But let’s remember: the current system is already disrupting and destabilizing millions of people’s lives. In the current system, 50 million Americans every year lose their existing health insurance when their employer changes insurer, when they change jobs, or when they cannot afford their current plan. For many of them, they will no longer be able to see the doctor they have relied on for years. For others, important treatments for long-term conditions or disabilities will be changed or stopped altogether.
Here is the simple truth. The American people do not like their private health insurance companies. In fact private health insurance companies are quite unpopular. What the American people do like are their doctors, nurses and other health care providers.
While our opponents claim that Medicare for All is too expensive, the reality is that it is much more cost effective than our current system.
The Center for Medicare and Medicaid Services estimates that, if we do not change the system, this country will be spending $50 trillion over the next ten years –19.4 percent of our nation’s GDP. This is unsustainable and will be incredibly harmful to the people of our country, to the business community, and to the entire economy.
And the reason why we spend so much is obvious. It is not just the huge profits in the insurance industry and the pharmaceutical industry, but it is the incredible and wasteful bureaucratic maze developed by thousands of different healthcare plans. Today, hospitals and doctors must deal with patients who have different deductibles, different co-payments, different networks of coverage, and different coverage for pharmaceuticals, or no insurance at all. All of this is not only driving doctors and nurses and hospital administrators to distraction, but it is wasting up to $500 billion a year on unnecessary administrative costs.
Unlike our current system, there is broad consensus – from conservative to progressive economists – that Medicare for All would result in substantial savings to the American people. Two of the most recent studies on this issue have estimated that Medicare for All would save the American people between $2 trillion and $5 trillion over a 10-year period.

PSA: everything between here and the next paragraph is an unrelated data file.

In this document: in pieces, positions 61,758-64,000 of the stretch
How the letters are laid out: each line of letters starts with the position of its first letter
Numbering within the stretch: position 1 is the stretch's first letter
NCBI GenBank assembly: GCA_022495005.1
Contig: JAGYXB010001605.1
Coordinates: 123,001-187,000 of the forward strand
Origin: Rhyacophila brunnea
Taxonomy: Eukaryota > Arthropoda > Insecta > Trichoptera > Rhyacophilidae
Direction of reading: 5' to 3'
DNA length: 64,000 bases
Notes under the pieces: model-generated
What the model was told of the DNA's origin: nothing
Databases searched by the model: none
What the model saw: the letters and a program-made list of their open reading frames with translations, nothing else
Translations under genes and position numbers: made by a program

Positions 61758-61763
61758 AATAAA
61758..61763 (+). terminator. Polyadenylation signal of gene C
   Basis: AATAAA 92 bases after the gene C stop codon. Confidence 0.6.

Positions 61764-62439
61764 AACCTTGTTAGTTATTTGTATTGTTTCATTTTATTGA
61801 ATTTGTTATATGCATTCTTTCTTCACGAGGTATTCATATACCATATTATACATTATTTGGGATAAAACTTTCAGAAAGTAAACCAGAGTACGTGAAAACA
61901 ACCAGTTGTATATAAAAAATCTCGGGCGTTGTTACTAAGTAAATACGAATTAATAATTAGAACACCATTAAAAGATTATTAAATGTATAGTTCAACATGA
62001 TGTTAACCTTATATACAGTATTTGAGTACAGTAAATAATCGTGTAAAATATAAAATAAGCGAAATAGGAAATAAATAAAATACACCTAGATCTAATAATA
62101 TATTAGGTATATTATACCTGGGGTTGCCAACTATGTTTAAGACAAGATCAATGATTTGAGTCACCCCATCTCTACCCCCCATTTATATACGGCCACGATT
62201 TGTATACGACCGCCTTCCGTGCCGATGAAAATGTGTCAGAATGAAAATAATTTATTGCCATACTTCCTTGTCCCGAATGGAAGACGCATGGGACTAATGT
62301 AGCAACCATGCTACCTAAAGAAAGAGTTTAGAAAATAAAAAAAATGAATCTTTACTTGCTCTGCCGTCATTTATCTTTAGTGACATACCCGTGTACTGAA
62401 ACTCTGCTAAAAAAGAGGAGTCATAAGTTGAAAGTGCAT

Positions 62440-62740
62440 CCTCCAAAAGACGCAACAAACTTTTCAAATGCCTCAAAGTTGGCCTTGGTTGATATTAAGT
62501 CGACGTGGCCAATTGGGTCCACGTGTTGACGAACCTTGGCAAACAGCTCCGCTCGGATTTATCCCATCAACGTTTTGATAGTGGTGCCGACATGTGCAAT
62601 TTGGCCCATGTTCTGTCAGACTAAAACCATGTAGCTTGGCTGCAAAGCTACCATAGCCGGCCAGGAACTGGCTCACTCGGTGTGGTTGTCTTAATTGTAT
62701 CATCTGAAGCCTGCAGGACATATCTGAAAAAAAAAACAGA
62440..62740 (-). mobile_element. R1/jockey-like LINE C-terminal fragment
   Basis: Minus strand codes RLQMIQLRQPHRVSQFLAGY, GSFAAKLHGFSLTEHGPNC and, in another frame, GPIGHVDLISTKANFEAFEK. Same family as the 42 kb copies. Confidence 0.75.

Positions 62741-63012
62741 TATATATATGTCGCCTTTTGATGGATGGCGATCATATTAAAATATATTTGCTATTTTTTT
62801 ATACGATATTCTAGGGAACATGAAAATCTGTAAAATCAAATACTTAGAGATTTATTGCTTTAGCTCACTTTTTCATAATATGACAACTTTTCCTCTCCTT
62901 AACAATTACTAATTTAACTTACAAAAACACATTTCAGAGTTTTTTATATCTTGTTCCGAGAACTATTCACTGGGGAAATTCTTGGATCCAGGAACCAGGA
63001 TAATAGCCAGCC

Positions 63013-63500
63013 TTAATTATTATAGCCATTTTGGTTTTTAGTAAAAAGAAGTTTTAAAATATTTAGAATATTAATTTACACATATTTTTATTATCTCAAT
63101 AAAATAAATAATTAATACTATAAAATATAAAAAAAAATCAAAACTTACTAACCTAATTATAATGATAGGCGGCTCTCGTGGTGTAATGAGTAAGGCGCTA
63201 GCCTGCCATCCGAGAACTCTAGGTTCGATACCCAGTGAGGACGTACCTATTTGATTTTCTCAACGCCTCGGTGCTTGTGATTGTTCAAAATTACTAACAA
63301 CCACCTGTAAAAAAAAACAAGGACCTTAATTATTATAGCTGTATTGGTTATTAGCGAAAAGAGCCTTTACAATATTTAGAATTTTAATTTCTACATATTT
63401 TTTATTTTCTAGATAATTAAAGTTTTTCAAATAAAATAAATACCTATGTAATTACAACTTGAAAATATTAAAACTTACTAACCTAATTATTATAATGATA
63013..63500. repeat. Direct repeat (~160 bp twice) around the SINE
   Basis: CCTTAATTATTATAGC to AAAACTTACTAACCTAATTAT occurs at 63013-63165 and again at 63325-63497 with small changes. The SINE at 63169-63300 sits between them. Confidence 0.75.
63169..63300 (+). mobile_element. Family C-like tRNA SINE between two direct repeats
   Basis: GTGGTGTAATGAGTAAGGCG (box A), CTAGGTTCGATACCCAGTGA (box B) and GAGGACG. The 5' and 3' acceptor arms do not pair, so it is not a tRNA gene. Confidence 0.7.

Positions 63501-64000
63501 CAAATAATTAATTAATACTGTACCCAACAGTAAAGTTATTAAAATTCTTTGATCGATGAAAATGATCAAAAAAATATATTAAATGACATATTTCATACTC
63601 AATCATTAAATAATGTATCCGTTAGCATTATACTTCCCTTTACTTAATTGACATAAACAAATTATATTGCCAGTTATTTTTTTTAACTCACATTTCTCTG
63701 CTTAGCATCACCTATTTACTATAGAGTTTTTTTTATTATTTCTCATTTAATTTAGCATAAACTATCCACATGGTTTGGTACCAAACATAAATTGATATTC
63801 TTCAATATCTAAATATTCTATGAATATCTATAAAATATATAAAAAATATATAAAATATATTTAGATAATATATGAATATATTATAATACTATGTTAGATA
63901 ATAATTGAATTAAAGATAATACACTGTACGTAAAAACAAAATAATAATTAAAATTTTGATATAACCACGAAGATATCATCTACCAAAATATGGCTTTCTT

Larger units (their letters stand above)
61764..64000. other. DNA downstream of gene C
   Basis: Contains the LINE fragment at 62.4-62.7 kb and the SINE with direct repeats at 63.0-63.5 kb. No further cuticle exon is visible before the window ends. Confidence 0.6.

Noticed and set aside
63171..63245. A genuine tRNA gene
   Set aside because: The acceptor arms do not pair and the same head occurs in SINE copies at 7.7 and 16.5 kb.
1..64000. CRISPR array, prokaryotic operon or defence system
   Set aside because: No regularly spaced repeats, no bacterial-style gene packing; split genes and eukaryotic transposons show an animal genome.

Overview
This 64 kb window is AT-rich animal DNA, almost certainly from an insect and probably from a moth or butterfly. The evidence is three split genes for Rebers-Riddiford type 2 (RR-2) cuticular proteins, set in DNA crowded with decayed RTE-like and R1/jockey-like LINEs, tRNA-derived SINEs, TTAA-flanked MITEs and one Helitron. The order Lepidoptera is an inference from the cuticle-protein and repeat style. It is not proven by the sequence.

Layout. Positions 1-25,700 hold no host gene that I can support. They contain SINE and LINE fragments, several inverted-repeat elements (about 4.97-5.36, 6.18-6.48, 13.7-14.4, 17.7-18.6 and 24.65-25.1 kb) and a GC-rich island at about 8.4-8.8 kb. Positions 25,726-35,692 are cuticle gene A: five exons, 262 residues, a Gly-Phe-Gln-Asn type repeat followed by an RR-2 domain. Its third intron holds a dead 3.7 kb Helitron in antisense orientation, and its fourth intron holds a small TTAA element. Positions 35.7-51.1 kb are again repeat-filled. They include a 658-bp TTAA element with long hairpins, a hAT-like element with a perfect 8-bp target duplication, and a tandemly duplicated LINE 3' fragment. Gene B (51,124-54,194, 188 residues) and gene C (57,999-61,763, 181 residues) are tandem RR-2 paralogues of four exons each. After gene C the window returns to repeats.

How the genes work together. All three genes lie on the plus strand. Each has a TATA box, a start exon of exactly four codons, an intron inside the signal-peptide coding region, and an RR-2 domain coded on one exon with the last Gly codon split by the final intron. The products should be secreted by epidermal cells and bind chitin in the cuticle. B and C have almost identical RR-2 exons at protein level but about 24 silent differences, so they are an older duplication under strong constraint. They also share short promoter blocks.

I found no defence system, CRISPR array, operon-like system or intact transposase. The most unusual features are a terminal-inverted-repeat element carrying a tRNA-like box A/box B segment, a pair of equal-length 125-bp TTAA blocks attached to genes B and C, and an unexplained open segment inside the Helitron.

Let us be clear, the fight against Medicare for All today is not a new development. Powerful special interests have always opposed healthcare programs that work for the people and not for corporate interests.
Let us not forget that when President Harry Truman first proposed a program guaranteeing health care to seniors that idea was billed as radical, “un-American,” and an attack on basic freedom. And because of that assault, the idea stalled in Congress for years — until voters made their voices heard.
In 1960, America elected John F. Kennedy after he campaigned in support of Truman’s idea. That election prompted serious work on universal health care bill, and Kennedy at the time noted that “what we are now talking about doing, most of the countries of Europe did years ago.”
Finally, following the 1964 Democratic election landslide, the new Congress was able to pass what is now known as Medicare despite intense opposition from the health insurance industry and the pharmaceutical companies.
More than a half-century after that achievement, the time is now to go forward. The time is now to expand Medicare to every man, woman and child in this country.
Let us be very clear. When it comes to health care, the insurance and drug industries have been able to control the political process.
If we are going to break the stranglehold of corporate interests over the health care needs of the American people, we have got to confront a Washington culture that is corrupt, that puts profits before people.
That is why I am calling on every Democratic candidate in this election to join me in rejecting money from the insurance and drug industries. That means not accepting donations over $200 from health insurance or pharmaceutical company PACs, lobbyists or executives. Candidates who are not willing to take that pledge should explain to the American people why those corporate interests believe their campaigns are a good investment.
Of course, President Trump should do the same but I am not going to even waste my breath suggesting that he will. His efforts to throw 32 million people off their health insurance to have it replaced with junk insurance shows exactly what side he is on.
Finally, let me say, eliminating health insurance and drug company money from the Democratic primary won’t solve all the problems, but it is an important step forward. Now is the time to tell the health care industry that your profits are not more important than the lives of the American people.